The coronavirus pandemic has many of us on a disinfecting spree, but different surfaces require different solutions.
For many surfaces, experts recommend a bleach solution as a good defense against COVID-19 but according to Consumer Reports, bleach and other disinfectants may not be the best for your child's car seat.
"When it comes to car seats, each component must withstand high forces and repeated use in order to keep kids safe during a crash. You don't want to use any cleaners or disinfectants that could compromise any of the seat's components in any way," said Emily Thomas, Consumer Reports auto safety engineer.
To find out what you should use, refer to your car seat's owner's manual. You'll find washing and drying instructions that are specific to not only your car seat model but for each of the seat's components.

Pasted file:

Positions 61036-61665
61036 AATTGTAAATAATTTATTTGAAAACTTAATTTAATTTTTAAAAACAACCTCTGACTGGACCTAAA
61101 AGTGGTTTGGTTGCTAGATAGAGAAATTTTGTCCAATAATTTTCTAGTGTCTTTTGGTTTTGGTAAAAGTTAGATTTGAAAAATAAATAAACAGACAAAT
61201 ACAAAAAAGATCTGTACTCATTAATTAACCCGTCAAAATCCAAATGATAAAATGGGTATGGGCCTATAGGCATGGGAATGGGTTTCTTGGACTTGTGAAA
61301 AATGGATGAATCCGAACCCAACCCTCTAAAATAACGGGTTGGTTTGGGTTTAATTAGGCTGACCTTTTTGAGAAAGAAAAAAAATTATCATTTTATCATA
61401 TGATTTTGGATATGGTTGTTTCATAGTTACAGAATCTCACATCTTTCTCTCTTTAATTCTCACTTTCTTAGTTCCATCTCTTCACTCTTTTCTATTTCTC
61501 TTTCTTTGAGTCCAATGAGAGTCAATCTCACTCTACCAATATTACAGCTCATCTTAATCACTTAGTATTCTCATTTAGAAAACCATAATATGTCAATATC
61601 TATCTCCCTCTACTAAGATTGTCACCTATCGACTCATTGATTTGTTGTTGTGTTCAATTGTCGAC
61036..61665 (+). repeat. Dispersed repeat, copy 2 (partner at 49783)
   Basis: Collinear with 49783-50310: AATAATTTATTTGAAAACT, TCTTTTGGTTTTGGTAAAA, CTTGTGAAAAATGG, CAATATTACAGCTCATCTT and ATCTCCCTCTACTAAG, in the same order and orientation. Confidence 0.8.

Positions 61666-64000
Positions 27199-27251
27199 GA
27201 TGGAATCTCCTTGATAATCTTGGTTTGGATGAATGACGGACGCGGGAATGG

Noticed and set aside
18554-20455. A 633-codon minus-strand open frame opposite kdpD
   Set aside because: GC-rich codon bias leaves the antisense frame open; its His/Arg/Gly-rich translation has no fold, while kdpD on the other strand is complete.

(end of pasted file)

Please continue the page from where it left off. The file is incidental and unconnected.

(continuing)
If you no longer have your manual, check for an online version or get a replacement from the manufacturer.
Most manufacturers say it's okay to machine wash and air dry the car seat cover, but you should never put the harness in the washing machine. Instead, follow their instructions to clean the harness by-hand. Most specify using a mild soap and water mixture. Plastic components can also be wiped down with mild soap and water as well.
If you've already cleaned your child's car seat incorrectly, reach out to the maker for replacement covers and parts.
"And it's also a great opportunity to make sure that your child's car seat still fits them properly. So review the height and weight guidelines and make the appropriate adjustments necessary," said Thomas.
Also be careful when cleaning bike helmets. Cleaning a helmet with harsh chemicals, like ammonia or bleach can potentially degrade the materials and possibly its performance.
Coronavirus cleaning: The best way to disinfect your child's car seat, helmets
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